The term arthritis literally means inflammation of a joint, but is generally used to describe any condition in which there is damage to the cartilage. Damage of the cartilage in the shoulder joint causes shoulder arthritis. Inflammation is the body’s natural response to injury. The warning signs that inflammation presents are redness, swelling, heat and pain.

The cartilage is a padding that absorbs stress. The proportion of cartilage damage and synovial inflammation varies with the type and stage of arthritis. Usually, the pain early on is due to inflammation. In the later stages, when the cartilage is worn away, most of the pain comes from the mechanical friction of raw bones rubbing on each other.

Types of Arthritis

There are over 100 different types of rheumatic diseases. The most common causes of arthritis are osteoarthritis and rheumatoid arthritis.

Osteoarthritis: Osteoarthritis is also called degenerative joint disease. This is the most common type of arthritis, which occurs often in older people. This disease affects cartilage, the tissue that cushions and protects the ends of bones in a joint. With osteoarthritis, the cartilage starts to wear away over time. In extreme cases, the cartilage can completely wear away, leaving nothing to protect the bones in a joint, causing bone-on-bone contact. Bones may also bulge, or stick out at the end of a joint, and this is called a bone spur.

Osteoarthritis causes joint pain and can limit a person’s normal range of motion (the ability to freely move and bend a joint). When severe, the shoulder joint may lose all movement, making a person very disabled.

Rheumatoid Arthritis: This is an auto-immune disease in which the body’s immune system (the body’s way of fighting infection) attacks healthy joints, tissues, and organs. Occurring most often in women of childbearing age (15-50), this disease inflames the lining (or synovium) of joints. It can cause pain, stiffness, swelling, and loss of function in joints. When severe, rheumatoid arthritis can deform, or change, a joint.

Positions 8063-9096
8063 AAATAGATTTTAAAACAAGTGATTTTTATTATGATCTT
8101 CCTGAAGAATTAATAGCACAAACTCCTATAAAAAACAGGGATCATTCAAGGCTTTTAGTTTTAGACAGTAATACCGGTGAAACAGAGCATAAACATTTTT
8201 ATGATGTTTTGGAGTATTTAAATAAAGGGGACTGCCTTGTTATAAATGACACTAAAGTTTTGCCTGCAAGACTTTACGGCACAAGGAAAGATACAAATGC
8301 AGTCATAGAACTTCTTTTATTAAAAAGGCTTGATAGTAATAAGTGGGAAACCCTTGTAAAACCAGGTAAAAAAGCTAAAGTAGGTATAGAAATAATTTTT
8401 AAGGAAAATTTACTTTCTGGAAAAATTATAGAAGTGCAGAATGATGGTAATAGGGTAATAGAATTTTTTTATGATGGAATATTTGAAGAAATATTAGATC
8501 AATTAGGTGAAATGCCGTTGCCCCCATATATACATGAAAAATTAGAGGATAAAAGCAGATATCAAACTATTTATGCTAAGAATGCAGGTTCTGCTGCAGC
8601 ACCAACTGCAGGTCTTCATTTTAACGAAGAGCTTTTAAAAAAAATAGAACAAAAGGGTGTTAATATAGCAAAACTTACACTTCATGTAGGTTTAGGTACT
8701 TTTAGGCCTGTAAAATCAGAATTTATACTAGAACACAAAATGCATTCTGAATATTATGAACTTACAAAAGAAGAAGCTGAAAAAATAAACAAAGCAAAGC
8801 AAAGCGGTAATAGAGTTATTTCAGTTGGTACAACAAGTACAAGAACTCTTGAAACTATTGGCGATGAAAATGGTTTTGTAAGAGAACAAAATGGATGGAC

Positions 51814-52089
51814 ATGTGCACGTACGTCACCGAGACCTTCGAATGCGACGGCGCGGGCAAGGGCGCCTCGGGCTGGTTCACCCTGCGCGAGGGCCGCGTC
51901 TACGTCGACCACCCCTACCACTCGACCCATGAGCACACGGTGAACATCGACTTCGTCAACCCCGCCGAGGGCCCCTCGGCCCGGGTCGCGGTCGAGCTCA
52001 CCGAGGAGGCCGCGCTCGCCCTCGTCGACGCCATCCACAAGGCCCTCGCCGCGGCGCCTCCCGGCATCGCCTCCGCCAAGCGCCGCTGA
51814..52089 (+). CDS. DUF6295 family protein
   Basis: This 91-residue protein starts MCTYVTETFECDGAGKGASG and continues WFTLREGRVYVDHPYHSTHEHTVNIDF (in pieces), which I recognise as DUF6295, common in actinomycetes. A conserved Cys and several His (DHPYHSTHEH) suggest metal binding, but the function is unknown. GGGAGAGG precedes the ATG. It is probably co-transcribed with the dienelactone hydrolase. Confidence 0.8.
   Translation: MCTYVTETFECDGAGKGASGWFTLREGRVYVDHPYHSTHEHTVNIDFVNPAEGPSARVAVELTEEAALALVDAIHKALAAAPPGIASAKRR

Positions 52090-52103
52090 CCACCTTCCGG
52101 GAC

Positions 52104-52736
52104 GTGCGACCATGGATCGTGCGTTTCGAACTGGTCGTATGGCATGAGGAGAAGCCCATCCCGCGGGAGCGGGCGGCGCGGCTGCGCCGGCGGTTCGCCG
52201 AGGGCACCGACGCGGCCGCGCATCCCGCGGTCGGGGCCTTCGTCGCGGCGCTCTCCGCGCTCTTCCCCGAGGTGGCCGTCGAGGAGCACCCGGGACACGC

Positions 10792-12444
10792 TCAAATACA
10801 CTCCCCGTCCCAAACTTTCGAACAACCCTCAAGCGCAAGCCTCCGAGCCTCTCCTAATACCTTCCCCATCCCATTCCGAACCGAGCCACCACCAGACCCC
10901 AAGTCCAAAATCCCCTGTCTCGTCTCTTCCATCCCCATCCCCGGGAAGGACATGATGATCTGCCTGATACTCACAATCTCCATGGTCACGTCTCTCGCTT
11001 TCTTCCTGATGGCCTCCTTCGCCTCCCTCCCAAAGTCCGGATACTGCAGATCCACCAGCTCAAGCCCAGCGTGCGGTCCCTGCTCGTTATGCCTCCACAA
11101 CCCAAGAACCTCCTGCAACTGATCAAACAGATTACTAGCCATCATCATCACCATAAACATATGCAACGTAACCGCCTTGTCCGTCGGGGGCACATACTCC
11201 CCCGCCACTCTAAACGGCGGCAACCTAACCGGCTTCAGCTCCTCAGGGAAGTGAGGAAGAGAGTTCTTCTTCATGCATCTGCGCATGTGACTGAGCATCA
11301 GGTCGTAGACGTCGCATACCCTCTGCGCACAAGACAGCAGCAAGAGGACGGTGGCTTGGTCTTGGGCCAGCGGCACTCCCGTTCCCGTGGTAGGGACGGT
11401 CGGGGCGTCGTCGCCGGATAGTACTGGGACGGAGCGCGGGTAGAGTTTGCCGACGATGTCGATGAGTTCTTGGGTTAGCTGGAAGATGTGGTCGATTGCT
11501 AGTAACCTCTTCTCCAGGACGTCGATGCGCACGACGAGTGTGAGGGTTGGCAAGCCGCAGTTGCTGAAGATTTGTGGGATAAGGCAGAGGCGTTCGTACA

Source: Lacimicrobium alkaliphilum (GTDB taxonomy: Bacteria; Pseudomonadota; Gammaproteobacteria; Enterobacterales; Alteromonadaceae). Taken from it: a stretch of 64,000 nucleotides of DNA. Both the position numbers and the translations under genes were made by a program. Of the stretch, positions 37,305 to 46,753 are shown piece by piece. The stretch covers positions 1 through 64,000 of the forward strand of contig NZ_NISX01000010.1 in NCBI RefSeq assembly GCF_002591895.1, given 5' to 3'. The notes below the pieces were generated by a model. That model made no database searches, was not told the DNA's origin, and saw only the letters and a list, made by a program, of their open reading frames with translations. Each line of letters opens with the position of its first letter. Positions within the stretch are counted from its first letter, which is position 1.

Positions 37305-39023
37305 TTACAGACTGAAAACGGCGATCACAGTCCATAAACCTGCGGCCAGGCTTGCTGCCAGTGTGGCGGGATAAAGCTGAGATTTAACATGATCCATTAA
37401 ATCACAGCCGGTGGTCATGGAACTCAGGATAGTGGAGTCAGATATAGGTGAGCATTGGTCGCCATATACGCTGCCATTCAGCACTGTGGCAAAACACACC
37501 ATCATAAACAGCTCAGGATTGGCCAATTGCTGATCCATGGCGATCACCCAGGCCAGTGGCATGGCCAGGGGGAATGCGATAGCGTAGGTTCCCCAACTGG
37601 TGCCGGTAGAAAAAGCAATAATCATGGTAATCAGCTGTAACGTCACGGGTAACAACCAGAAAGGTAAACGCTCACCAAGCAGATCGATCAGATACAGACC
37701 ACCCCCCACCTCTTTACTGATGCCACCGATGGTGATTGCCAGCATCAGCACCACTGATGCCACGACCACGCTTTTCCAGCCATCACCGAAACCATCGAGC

Rheumatoid arthritis affects mostly joints of the hands and feet and tends to be symmetrical. This means the disease affects the same joints on both sides of the body (both the hands or both feet) at the same time and with the same symptoms. About two to three times as many women as men have this disease

Post traumatic arthritis: Any injury to the shoulder that may or may not be associated with a fracture or dislocation can predispose the shoulder to subsequent arthritis. The risk is highest with a fracture actually involving the articulating surfaces of the ball or socket of the shoulder joint. In some fractures of the upper end of the arm bone that are fractured into many pieces the blood supply to this portion of the bone may be affected leading to bone cell death. This condition is called Avascular necrosis of the humeral head and can be a cause of rapidly progressive post traumatic shoulder arthritis.


Cuff tear arthropathy:A tear of one or more of the tendons of the shoulder joint called the rotator cuff can cause a mechanical imbalance of the forces around the shoulder. This can lead to eccentric loading of the ball and socket joint and early wear and tear of the shoulder joint. This type of arthritis typically involves the upper back portion of the socket and the ball impinging onto the shoulder blade.

Instability Arthritis:  A tear of one or more of the ligaments of shoulder joint or of the rim of tissue around the socket (labrum) following repeated shoulder dislocations or failed surgery for shoulder instability, can lead to a mechanical imbalance of the forces around the shoulder. This can lead to eccentric loading of the ball and socket joint and early wear and tear of the shoulder joint. This type of arthritis typically involves the centre or front of the socket.